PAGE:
There are some buildings that we take for granted because they’ve always been there, especially a unique structure like the Seattle Space Needle. It’s so iconic, that tourists seem to think it’s illegal NOT to take a picture of it when they visit Seattle. The 605 foot (184.41m) tall structure (to the tip of the antenna) houses a rotating restaurant on top and one of the best views of the city in its observation deck (520ft, 160m).
Completed in 1961, just in time for the 1962 World’s Fair, the Space Needle was actually the tallest building in the State of Washington until 1969. The entire construction process took just under 8 months.
Although it’s one of the most heavily photographed buildings in America today, very few photos of the actual construction process were ever discovered. For 50 years, historian George Gulacsik had thousands of pictures of the under construction structure stashed away in a closet and they were just recently found two years ago. Since then, the photos have been donated to the Seattle Public Library by his wife, Sally. The Library then converted the photographs to digital copies and made them all available for download online.
It’s truly incredible to have so many amazing pictures of how structures were built back in the early 60’s. Equally as amazing is how many processes look roughly the same, minus a few technological advances here and there. I can personally guarantee that there were far less smartphones on this job site than a typical one today. There’s even one picture of an excavator that looks very similar to the one an Indianapolis man has in his historical construction equipment collection.
We chose a handful of our personal favorites to share in this article, but you can check out the thousands of others in the gallery by clicking here. As you’ll see in the photos, other than hard hats, there’s virtually no safety equipment worn by the workers. Even so, there were no worker deaths during the entire project.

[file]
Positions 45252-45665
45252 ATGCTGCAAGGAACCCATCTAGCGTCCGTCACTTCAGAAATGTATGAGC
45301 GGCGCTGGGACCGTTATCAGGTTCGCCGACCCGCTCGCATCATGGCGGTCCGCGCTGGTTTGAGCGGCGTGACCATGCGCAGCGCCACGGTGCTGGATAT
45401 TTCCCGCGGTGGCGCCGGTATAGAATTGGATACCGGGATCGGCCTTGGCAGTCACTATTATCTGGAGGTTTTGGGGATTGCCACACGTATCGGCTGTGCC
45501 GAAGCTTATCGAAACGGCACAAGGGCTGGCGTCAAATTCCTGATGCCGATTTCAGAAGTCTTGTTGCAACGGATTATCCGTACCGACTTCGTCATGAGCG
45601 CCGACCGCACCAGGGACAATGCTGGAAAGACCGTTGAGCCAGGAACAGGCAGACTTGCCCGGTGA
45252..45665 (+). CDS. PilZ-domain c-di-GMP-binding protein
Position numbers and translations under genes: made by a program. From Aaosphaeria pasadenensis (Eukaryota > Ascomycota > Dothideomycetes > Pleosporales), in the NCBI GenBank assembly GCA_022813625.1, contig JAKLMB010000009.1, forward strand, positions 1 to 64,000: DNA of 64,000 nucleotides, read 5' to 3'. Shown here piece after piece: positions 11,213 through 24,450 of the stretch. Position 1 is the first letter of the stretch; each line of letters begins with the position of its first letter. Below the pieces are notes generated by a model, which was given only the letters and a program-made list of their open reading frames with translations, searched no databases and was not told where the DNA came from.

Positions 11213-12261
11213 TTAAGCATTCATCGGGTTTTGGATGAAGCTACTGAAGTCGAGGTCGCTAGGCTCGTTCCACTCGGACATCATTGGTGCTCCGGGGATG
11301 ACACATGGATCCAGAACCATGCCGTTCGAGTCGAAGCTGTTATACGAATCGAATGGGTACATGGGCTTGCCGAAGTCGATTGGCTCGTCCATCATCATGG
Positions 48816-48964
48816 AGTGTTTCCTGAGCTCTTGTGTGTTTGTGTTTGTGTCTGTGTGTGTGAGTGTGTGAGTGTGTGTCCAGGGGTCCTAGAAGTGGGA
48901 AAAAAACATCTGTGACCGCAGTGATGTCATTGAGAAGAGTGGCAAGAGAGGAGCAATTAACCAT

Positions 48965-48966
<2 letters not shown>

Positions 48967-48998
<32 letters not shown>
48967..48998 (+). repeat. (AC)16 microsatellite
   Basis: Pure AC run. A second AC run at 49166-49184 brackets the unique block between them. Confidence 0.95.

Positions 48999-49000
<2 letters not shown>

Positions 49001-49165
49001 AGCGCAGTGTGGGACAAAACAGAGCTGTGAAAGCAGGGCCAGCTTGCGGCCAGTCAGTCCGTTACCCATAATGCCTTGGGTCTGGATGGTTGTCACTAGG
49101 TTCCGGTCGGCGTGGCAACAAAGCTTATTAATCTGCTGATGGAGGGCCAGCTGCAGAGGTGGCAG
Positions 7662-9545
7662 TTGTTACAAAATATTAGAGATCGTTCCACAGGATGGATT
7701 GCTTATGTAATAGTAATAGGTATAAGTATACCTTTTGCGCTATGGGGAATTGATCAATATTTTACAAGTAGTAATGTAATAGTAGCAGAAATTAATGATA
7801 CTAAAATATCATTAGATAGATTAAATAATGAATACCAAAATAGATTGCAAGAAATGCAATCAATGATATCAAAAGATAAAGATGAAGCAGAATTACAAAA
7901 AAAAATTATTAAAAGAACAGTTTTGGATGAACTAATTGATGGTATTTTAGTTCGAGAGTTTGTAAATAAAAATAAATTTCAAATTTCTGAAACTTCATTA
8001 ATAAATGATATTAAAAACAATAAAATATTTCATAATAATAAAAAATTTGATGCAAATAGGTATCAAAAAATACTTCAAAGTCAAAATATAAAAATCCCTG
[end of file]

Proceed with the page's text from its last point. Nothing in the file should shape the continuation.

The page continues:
The first three months of the project were spent (unsurprisingly) excavating the site, pouring the foundation, constructing the core, and installing the Needle’s leg bases. The lot where the space needle was to sit was only 120 feet by 120 feet, so the foundation had to start 30 feet below grade. 467 concrete trucks were used to pour roughly 2,800 cubic yards of concrete for the foundation, which also included over 250 tons of steel rebar.
The first leg of the Space Needle was lifted into place on July 19, 1961, by Pacific Car and Foundry Derricks. Inspectors used x-ray equipment to make sure that all of the welds were properly installed at the end of the night. Most of the ironworkers on site made under $4.00 per day, which is roughly $31.74 in 2016 dollars, according to dollartimes.com. That’s an extremely small amount for the dangers of that job.
In October, the structure reached a height of 450 feet before the iconic “halo” was installed on top of the legs. Once the gas torch was installed at the Needle’s highest point on December 8, the workers installed an American flag on top and held a ceremony to commemorate the event. 6 days later, the flag was replaced with a Christmas tree by a man dressed as Santa Claus.
For more information about the construction of the Space Needle, you can even download George Gulascik’s notebook, in which he documented daily milestones of the project. That’s some serious dedication.